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To tackle poverty, more states will offer bigger child tax credits in 2024

Massachusetts Gov. Maura Healey signed a tax relief package on Oct. 4. Among other things, it expanded a child and family tax credit.
Steve LeBlanc
Massachusetts Gov. Maura Healey signed a tax relief package on Oct. 4. Among other things, it expanded a child and family tax credit.

Many Americans took a double whammy to the pocketbook this year: Prices for things like food and rent rose, and federal pandemic aid continued to peter out. But a string of states took a cue from one of those relief measures — the expanded federal child tax credit — and are stepping in to help bridge the gap.

That tax credit was a pandemic success story. Enacted in 2021, it cut child poverty in half before it expired at the end of that year, and poverty rates shot right back up.

Since then, the number of states that have created their own permanent child tax credit has doubled.

That's been a huge help for Ashley Andreas and her family in White River Junction, Vt. She and her partner were lucky enough to buy a house before prices skyrocketed, and both of them work. But it's still not easy with two kids and the high cost of child care.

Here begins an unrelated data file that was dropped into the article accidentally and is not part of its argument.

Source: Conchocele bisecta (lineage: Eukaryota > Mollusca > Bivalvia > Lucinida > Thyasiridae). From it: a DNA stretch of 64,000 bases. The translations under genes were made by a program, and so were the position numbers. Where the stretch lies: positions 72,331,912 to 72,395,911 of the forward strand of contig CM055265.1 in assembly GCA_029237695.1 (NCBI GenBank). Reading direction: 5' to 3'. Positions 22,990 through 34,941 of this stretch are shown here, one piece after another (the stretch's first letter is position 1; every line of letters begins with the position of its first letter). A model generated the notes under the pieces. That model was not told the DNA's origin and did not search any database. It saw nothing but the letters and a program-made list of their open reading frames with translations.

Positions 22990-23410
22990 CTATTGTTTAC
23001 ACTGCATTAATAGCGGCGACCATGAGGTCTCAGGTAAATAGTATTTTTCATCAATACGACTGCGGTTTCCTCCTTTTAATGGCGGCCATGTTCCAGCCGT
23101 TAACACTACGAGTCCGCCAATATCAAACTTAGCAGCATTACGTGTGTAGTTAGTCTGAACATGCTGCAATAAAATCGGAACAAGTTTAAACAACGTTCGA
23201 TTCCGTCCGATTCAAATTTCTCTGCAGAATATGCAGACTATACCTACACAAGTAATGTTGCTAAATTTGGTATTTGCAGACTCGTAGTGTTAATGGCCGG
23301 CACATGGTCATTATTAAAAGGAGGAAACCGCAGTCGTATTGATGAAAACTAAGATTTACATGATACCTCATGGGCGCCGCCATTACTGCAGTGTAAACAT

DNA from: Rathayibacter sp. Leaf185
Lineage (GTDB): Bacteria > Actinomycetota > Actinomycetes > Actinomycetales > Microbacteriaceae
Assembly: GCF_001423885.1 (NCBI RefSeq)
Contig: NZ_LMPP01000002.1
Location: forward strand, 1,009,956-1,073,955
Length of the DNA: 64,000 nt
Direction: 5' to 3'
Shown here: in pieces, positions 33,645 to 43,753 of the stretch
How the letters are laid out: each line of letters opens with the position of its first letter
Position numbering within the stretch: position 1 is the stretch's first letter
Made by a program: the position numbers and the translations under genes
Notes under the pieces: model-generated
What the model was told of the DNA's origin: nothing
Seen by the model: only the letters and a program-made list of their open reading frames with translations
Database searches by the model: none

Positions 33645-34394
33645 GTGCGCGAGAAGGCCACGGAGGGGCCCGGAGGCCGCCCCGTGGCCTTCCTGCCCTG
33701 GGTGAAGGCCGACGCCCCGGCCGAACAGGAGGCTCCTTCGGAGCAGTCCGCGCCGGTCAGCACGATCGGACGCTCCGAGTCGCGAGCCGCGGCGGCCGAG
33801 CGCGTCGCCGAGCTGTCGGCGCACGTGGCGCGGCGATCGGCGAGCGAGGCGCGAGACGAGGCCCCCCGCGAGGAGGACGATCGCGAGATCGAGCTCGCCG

"It's health insurance, it's vehicles breaking down," Andreas says. "You're always just kind of one accident away from draining your savings account and being in debt."

Andreas hadn't realized Vermont passed a new $1,000 child tax credit until the family got their tax refund this past April. "It was like, wow, this was so much more than we were expecting," she says.

The credit applies to children under 6, which includes Andreas' younger daughter. It was just in time. Andreas' partner got Lyme disease, which led to a slew of medical bills. And she says she was laid off this year; her new job is only part time.

She says $1,000 might not seem like much, but it can let them keep some extras for the kids that they'd hate to go without.

"It is, you know, a year's worth of gymnastics and ... quality holiday or summer camps that the kids can go to," Andreas says.

States that already had child tax credits expanded them in 2023

Vermont is one of 14 states that now have a child tax credit — 10 of them either created or expanded the benefit in 2023. Eleven states offer the full credit to families with the lowest or even no income.

Some state credits are available for immigrants, even those without legal status. Vermont made that change to help the migrant workers who are the backbone of its dairy industry. Other states peg the credit to inflation.

Kayla Kelechian is pleased that New York state just expanded its credit to include children under age 4. Her oldest child is 3, and she's expecting her second soon.

"We need a new stroller" to hold both of them, she says.